Ambi Jiji has always planted her crops on soil on which forests have been burnt. At the end of each year, this jhum field would be abandoned and left to regenerate into forest and a new one burnt. This is ofetn referred to as ‘shifting cultivation’. The burning of forested lands and the choice of new fields was an action performed by the village as a whole unit. Jiji is one of the custodians of the community owned village lands.
When Jiji was a young woman, she didn’t need to buy food. The people of her village relied on the great variety of crops that their fields produced. Forest cover was not reduced over the vast area under the control of her village. Now Jiji is about to retire. The rampant felling of trees for cash has aggravated the ecological balance for shifting cultivation. Chekjak, her daughter has been converting her fields to orchards, taking them out of circulation from the shifting fields. Waljak, another daughter, continues to depend on shifting cultivation but cannot meet her food needs any more. Chekjak and other villagers orchard produce give them cash and food security. Community lands are being privatized without consent and mono crop orchards are replacing organic multi crop fields. As some move aggressively forward, the disparities in wealth between villagers in what was a more homogenous society becomes inevitable.
This observational film follows conversations between the protagonists and other villagers that suggest an abuse of social control over land use by the village folk themselves. It focuses on Jiji, who spends her days between planning her retirement and trying to regain control over the threads that are the fabric of her society. Through her opposing actions, the film points to just how difficult it could be to turn events around in her village to bring back a balance into community life and the environment.
Are we witnessing more generally known global phenomena in a remote village in the Northeast of India?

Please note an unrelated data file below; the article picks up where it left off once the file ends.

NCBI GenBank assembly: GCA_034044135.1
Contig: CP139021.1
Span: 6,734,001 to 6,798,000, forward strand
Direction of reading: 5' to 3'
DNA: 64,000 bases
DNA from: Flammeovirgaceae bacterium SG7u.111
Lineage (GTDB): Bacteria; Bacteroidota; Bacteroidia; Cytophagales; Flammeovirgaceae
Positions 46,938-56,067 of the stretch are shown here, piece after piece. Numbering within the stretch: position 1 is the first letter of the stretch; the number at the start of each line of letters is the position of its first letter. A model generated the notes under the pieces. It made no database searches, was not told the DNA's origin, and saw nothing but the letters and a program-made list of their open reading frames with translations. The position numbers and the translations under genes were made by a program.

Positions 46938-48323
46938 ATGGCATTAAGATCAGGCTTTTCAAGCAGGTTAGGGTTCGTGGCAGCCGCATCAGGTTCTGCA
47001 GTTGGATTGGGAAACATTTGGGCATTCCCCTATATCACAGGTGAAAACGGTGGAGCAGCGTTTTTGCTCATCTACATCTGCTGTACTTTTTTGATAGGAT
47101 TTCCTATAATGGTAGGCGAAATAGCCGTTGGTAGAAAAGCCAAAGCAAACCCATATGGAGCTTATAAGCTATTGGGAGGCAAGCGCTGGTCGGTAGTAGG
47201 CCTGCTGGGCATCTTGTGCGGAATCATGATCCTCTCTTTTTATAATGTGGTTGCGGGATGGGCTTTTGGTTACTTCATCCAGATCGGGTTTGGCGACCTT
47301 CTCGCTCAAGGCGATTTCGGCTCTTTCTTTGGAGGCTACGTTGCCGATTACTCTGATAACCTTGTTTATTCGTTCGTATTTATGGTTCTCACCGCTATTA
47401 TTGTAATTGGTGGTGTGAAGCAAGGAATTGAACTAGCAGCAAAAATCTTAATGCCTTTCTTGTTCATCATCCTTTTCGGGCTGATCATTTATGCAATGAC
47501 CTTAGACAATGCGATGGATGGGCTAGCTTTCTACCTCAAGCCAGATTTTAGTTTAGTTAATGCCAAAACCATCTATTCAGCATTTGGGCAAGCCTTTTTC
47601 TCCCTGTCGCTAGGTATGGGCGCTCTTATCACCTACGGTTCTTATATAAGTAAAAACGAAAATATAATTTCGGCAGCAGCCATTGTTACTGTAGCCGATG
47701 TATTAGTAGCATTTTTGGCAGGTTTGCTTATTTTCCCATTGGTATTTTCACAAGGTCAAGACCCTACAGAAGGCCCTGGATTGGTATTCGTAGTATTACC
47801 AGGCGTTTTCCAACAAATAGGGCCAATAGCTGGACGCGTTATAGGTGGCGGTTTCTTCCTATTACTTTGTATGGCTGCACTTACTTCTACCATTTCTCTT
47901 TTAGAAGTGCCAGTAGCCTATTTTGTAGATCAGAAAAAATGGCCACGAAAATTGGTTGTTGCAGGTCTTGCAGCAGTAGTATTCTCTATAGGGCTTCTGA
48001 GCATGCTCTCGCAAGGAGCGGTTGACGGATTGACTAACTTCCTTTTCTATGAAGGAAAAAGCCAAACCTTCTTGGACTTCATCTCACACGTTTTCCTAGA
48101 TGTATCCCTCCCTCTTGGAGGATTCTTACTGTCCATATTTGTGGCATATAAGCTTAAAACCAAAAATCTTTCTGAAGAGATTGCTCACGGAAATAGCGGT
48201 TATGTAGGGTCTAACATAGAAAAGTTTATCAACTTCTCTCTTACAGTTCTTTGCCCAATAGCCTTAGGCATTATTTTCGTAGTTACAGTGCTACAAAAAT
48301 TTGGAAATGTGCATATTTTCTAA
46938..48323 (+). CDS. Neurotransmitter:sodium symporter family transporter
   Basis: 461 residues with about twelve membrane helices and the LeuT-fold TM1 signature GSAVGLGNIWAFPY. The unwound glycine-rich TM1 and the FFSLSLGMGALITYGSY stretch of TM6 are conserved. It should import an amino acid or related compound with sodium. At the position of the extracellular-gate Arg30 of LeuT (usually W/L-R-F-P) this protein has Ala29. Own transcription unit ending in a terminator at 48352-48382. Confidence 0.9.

First Prize – Jeevika – Livelihood Film Festival- Delhi – July 2007
First Prize – CMS Vatavaran Film Festival – Delhi – August – 2007
Also screened at
India International Center, Delhi – July – 2007 (Followed by a discussion)
Shared Histories – Celebrating India in South Africa – Johennesburg – Sept. Oct. 2007
The 9th Madurai Documentary and Short Film festival – Nov 2007
CMS Vatavaran traveling festival – in 8 Indian cities in 2008
Watson institute of International Studies, Brown University, Providence – February 2008 (Followed by a discussion)
Bangalore Film Society – January 2009 ( Followed by a discussion)
India Institute – Amsterdam – January 2009 ( Followed by a discussion)
Nepal International Indegenous Film festival – Kathmandu – June 2010
‘It is not that we are not knowing English. It is just that we are knowing it in our own way only. Tell your name please’.
Many Indians tend not to use the simple present tense when they speak English. An English flavored by India is recognized as ‘Indian English’. According to data from Google, Indians search for English training more than any other peoples of the world. My latest documentary ‘Simple Present Future Perfect‘ is a look at one of the ‘kinds’ of English being taught in a school for ‘English Training and Personality Development’ in Mumbai, India. Students are expected to speak Indian English and be comfortable with it. On the board, hangs a newspaper clip ‘Indian English will take over the world’ – an idea expressed by a famous Welsh linguist. ‘Yes’ says the director of the Mumbai school. ‘It will. There are more Indians speaking English today than in any other part of the English speaking world. And numbers count’.